4. Neglecting the Role of the Rotator Cuff Muscle: One primary role of the rotator cuff is stabilization of the humerus (upper shoulder bone) into the glenoid (the shoulder blade). If these muscles are fatigued or not strong in this role, excessive motion occurs at the joint, increasing the stress at the joint. Make sure to strengthen your rotator cuff with stabilization exercises.

5. Roator Cuff Damage Will Occur in Swimming: This may sound confusing, but rotator cuff damage will occur if you are an elite swimmer. Millions and millions of strokes increase shoulder stress and create damage at these muscles. If you are a competitive swimmer, this happens. To my next point…

6. Damage Doesn’t Equal Pain: Just because rotator damage will occur during the life of a swimmer, this doesn’t mean you will have pain, dysfunction, and need surgery. Allan Phillips has written extensively about the disconnect between rotator imaging and actual shoulder pain. The overuse (which will occur whether you’re a high or low volume program) from swimming will damage the rotator cuff, but correlations between shoulder rotator cuff damage and pain are low. Don’t let rotator cuff damage confuse you, it isn’t the cause of all shoulder pain.

7. Not Challenging Oneself: Many have the misconception prevention exercises are easy. Like all areas, progressive overload is key! Too many swimmers are not challenged during prevention exercises, performing the same dinky movements that little kids perform. Challenging the muscle is key to improving muscle strength and hypertrophy, contributors to swimming shoulder pain prevention.

8. Mental Staleness of Exercises:  “3 rounds of 30 band external rotations and 30 internal rotations before you hop in the water” is a routine done around many pool decks by swimmers for 10 – 20 years of swimming. The band external rotation isn’t a bad exercise, but it can be boring, too easy, and create disgust with injury prevention and rehabilitation. Why not put them on the ground, have them crawl around for some rotator cuff activation? What about weighted walks? Push-ups with partner pertubations? Throw these into your program for increased difficulty and enjoyment!

9. Soft Tissue: If you follow my work, you know I’m a soft tissue proponent. Not only have I seen it help thousands of swimmers improve swimming shoulder pain and movement, the scientific literature is showing positive effects of this approach. In swimming, the posterior rotator cuff is beat up from all the internal rotations. Self soft tissue, also known as self massage or self myofascial releases, can help reduce pain, improve arterial circulation, and likely increase blood flow to damaged areas. Why wouldn’t you utilize this tool as a recovery and prevention method?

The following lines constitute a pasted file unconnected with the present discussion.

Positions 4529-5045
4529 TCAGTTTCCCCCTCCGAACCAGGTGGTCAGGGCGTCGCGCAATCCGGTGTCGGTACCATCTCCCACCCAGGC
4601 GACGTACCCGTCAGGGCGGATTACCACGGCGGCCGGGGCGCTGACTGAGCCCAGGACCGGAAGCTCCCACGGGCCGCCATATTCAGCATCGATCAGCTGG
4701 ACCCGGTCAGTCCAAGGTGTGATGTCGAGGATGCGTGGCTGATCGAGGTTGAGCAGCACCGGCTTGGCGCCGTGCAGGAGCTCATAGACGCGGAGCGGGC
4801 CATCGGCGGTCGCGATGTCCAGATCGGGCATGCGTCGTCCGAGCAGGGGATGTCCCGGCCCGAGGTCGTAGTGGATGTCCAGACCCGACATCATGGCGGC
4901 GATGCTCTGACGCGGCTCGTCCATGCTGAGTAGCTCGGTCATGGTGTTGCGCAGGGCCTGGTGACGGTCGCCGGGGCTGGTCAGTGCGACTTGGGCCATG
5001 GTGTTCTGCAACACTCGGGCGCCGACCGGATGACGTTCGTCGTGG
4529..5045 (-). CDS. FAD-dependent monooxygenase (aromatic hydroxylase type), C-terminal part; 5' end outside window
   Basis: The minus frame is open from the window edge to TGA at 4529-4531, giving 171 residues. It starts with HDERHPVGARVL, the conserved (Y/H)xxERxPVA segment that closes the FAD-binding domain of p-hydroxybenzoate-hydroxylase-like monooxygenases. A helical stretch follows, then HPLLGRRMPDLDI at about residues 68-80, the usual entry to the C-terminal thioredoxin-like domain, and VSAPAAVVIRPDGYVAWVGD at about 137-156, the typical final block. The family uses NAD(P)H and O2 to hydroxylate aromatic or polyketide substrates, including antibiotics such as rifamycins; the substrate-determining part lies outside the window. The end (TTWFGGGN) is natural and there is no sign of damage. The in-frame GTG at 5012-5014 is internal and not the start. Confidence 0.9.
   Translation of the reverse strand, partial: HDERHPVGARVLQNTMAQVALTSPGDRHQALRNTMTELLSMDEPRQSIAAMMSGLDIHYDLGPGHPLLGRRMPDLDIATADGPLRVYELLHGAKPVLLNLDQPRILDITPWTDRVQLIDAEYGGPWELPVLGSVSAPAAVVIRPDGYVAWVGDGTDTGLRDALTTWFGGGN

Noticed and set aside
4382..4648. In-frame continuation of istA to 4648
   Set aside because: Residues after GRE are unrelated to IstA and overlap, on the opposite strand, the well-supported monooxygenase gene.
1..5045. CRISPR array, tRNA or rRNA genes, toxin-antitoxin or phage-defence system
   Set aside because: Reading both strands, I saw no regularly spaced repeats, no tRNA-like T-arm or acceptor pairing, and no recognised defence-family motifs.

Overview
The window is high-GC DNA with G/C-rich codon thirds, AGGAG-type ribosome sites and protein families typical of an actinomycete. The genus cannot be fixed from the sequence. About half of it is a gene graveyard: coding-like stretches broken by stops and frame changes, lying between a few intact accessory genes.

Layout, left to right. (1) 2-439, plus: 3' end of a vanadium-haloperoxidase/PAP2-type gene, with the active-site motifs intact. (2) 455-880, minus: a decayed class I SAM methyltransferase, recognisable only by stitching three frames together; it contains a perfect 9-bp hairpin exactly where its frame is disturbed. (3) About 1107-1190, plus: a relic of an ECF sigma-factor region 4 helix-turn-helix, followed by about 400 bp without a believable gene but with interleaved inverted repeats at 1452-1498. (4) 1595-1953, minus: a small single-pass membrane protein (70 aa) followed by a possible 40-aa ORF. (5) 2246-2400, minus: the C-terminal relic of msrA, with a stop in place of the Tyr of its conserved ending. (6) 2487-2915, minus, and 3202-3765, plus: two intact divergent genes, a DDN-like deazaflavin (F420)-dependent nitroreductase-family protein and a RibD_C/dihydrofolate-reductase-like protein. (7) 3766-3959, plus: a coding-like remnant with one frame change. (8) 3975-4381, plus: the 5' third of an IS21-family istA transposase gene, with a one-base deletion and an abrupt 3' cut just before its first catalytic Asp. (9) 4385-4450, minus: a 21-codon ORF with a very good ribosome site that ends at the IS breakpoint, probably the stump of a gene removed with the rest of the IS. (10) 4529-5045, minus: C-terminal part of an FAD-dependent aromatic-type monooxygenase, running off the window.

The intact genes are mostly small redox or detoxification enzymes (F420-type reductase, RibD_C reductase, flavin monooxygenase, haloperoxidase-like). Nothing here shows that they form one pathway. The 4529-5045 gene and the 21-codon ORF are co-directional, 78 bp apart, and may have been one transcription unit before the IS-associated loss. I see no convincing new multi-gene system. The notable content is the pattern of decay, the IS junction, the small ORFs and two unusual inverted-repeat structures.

10. Rotator Cuff Coordination: As discussed, swimming damages the rotator cuff muscles. This damage impairs the ability for specific cells within the joint to sense position (joint proprioception). Impairing this sense causes muscular delay and altered coordination. At first, this may sound insignificant, but if a muscle intended for stabilizing the joint is delayed extra motion at the joint occurs. Imagine the extra motion at the shoulder occurring every stroke, increasing the shoulder stress, resulting in pain and injury. Exercises encouraging rotator cuff coordination and reaction is key for keeping these sensing cells healthy and strong.

Summary

Injury prevention and rehabilitation programs within the sport of swimming play a huge role within the sport. Just remember, swimming biomechanics and volume are also a HUGE contributor. Make sure you are swimming with correct biomechanics and have your strokes analyzed by those with a background in biomechanics. Now, fix these errors and help the swimming community reduce swimming shoulder pain today!

If you’ve been having shoulder pain and live in the Bay Area, schedule a physical therapy session!

Written by Dr. John Mullen, DPT, CSCS owner of COR.